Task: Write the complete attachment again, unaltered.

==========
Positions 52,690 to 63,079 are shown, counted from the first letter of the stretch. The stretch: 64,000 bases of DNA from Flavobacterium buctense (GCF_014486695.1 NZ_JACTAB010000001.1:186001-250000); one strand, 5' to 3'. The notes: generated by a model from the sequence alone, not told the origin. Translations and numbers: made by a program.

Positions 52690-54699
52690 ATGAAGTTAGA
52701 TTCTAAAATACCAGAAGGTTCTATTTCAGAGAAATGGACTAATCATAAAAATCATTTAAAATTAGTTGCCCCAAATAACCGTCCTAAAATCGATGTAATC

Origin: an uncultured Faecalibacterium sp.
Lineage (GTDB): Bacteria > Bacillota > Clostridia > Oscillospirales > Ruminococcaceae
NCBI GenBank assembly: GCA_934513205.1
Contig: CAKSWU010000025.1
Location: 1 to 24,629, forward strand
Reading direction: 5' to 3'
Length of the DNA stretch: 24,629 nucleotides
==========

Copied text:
Positions 52,690 to 63,079 are shown, counted from the first letter of the stretch. The stretch: 64,000 bases of DNA from Flavobacterium buctense (GCF_014486695.1 NZ_JACTAB010000001.1:186001-250000); one strand, 5' to 3'. The notes: generated by a model from the sequence alone, not told the origin. Translations and numbers: made by a program.

Positions 52690-54699
52690 ATGAAGTTAGA
52701 TTCTAAAATACCAGAAGGTTCTATTTCAGAGAAATGGACTAATCATAAAAATCATTTAAAATTAGTTGCCCCAAATAACCGTCCTAAAATCGATGTAATC

Origin: an uncultured Faecalibacterium sp.
Lineage (GTDB): Bacteria > Bacillota > Clostridia > Oscillospirales > Ruminococcaceae
NCBI GenBank assembly: GCA_934513205.1
Contig: CAKSWU010000025.1
Location: 1 to 24,629, forward strand
Reading direction: 5' to 3'
Length of the DNA stretch: 24,629 nucleotides